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WWE targets kids with Slam City animated series

WWE wrestlers are starring in Slam City, a

WWE wrestlers are starring in Slam City, a new web series on WWESlamCity.com and the Cartoonium YouTube channel. (Credit: WWE)

If you’re the parent of a boy, there’s a strong chance there’s at least one toy wrestling ring in your house somewhere. There are several in mine, although in the interest of full disclosure, I’ll confess a few of them belong to me.

I’ve been a pro wrestling fan since I was a kid. And, now as a father, I enjoy sharing my love of the pseudo-sport with my two sons. I’ll have at least one of them in tow when WWE returns to the Nassau Coliseum Saturday night with its Road to WrestleMania tour.

Although it’s understandable for some parents to have reservations about exposing their children to the simulated violence depicted by pro wrestling, they should know that WWE has made strides in recent years in making their product more family-friendly.

Its weekly cable programs "Raw" and "Smackdown" are rated TV-PG (the same as "Modern Family"), and its product is far toned down from its risque late-1990s “Attitude” era.

WWE’s top star, John Cena, is a spokesman for Fruity Pebbles cereal, and the special guest celebrity at this Monday’s televised "Raw" event from the Barclays Center in Brooklyn is none other than Scooby Doo. (The cartoon dog is teaming up with WWE in his next DVD release, "Scooby Doo!: WrestleMania Mystery.")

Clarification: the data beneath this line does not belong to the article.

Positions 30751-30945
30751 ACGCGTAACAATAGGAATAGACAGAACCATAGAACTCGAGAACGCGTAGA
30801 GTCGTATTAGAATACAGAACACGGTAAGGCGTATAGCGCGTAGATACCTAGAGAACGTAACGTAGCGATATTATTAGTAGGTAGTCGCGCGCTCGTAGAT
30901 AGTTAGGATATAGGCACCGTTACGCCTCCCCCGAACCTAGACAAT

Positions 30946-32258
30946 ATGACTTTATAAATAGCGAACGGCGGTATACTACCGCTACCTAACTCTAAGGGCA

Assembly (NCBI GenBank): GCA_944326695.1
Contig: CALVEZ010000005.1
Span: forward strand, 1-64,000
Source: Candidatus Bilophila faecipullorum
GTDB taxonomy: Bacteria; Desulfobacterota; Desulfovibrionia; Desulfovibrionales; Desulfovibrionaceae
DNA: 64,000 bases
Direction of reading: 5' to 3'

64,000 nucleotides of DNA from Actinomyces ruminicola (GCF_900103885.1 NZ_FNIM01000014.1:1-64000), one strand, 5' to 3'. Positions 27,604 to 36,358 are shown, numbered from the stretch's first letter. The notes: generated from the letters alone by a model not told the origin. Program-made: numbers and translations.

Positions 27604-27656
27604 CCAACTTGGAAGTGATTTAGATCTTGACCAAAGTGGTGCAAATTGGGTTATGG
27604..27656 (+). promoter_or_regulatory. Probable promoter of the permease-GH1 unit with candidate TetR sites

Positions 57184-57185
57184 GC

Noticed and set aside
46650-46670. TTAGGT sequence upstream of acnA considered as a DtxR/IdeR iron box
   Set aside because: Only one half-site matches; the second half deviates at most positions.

And now, WWE wrestlers are starring in an animated series of their own. Earlier this week, the company launched "Slam City," a new web series, WWESlamCity.com, and the Cartoonium YouTube channel. The animated shorts feature stop-motion animated wrestling stars, including Cena, The Big Show and Alberto Del Rio, looking to apply their unique job skills in new careers after being fired from WWE.

On its “Slam City” Web page, WWE said the new series “is committed to providing age-appropriate, fun, entertaining and educational content, designed and created specifically for kids who are fans of WWE.”

For what it’s worth, my 5-year-old could not get enough of the first four episodes of "Slam City," and got a particular kick out of watching the sinister Kane in a hair net and serving pizza to kids in “Cafeteria Chaos.”

Although some wrestling fans may lament the loss of “hard-core matches” and four-letter-word spewing characters like “Stone Cold” Steve Austin, as a dad, I wholeheartedly embrace WWE showing its softer side. In fact, I’d like to see WWE take it a step further by using "Slam City" not only to entertain children, but help educate them, including on how to solve disputes without violence.

For now, I’m just happy to have more wrestling to watch with my kids.

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